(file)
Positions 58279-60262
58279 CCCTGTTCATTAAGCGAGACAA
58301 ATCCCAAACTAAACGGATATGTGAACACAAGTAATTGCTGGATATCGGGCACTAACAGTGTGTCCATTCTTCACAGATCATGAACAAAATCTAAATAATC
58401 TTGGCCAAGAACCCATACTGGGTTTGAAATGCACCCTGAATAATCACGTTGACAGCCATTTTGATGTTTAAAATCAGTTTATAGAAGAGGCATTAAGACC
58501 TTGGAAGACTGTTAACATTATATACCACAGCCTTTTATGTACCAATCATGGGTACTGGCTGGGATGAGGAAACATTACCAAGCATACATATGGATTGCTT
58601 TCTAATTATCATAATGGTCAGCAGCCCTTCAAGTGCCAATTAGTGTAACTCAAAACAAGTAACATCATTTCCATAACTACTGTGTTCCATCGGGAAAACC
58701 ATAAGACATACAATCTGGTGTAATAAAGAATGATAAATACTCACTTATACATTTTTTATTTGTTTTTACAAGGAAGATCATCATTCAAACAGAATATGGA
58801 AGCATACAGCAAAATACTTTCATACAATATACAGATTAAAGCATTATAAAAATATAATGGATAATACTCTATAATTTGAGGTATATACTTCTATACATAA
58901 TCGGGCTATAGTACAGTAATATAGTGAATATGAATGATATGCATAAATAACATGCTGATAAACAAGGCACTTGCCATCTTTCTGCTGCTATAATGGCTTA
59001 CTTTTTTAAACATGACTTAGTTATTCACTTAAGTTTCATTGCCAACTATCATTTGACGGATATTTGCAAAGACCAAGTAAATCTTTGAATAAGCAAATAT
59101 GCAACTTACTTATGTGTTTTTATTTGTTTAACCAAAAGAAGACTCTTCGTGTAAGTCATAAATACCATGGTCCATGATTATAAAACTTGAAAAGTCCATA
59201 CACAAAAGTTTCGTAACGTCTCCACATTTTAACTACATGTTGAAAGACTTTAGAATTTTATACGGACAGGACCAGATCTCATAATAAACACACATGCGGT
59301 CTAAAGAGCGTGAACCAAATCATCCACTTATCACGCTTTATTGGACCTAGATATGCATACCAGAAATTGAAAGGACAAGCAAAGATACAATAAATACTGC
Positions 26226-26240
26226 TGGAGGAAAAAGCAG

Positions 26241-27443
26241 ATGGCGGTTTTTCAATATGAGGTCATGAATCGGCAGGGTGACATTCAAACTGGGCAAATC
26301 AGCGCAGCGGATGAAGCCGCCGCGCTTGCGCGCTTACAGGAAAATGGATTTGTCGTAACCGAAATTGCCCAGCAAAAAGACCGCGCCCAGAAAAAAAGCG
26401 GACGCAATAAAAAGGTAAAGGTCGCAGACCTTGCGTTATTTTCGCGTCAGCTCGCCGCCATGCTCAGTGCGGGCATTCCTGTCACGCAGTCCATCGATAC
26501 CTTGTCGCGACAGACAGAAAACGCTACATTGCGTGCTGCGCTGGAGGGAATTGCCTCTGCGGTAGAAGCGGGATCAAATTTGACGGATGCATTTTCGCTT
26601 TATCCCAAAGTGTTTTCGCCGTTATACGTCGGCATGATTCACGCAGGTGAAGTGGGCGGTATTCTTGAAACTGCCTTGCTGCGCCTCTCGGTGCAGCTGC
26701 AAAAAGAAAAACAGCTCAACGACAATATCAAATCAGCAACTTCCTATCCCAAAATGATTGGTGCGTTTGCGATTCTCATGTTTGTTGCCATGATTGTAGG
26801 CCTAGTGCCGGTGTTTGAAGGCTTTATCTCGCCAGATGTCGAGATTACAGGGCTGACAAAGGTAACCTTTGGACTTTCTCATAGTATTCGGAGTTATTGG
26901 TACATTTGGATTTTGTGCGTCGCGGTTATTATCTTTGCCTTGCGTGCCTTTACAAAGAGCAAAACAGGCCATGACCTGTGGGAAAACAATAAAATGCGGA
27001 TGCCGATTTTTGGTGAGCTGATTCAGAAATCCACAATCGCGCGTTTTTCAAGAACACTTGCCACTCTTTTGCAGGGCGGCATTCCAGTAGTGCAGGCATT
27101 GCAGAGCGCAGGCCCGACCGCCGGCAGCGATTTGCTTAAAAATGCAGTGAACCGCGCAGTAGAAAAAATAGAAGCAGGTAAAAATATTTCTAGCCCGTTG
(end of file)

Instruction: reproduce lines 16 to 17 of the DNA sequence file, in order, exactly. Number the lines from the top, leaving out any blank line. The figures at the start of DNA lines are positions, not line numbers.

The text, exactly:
Positions 26241-27443
26241 ATGGCGGTTTTTCAATATGAGGTCATGAATCGGCAGGGTGACATTCAAACTGGGCAAATC